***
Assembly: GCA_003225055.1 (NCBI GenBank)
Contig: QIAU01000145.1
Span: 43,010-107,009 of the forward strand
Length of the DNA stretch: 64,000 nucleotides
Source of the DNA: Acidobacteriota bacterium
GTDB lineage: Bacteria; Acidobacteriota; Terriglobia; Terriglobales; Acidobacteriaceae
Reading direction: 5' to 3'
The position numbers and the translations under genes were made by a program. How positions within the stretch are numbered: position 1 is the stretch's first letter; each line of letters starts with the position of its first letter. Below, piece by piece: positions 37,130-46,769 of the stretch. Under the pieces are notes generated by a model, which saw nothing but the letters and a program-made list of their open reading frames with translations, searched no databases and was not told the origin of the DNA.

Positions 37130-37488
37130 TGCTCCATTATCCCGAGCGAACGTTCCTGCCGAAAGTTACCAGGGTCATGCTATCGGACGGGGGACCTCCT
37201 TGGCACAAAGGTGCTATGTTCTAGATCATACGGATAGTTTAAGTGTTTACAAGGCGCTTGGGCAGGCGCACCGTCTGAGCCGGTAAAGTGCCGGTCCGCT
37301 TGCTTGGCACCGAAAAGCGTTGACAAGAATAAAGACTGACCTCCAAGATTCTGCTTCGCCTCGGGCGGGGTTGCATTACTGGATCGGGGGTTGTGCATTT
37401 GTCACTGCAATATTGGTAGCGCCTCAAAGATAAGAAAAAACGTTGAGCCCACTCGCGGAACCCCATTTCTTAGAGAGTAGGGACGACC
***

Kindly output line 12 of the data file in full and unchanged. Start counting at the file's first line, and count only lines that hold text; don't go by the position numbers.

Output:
37301 TGCTTGGCACCGAAAAGCGTTGACAAGAATAAAGACTGACCTCCAAGATTCTGCTTCGCCTCGGGCGGGGTTGCATTACTGGATCGGGGGTTGTGCATTT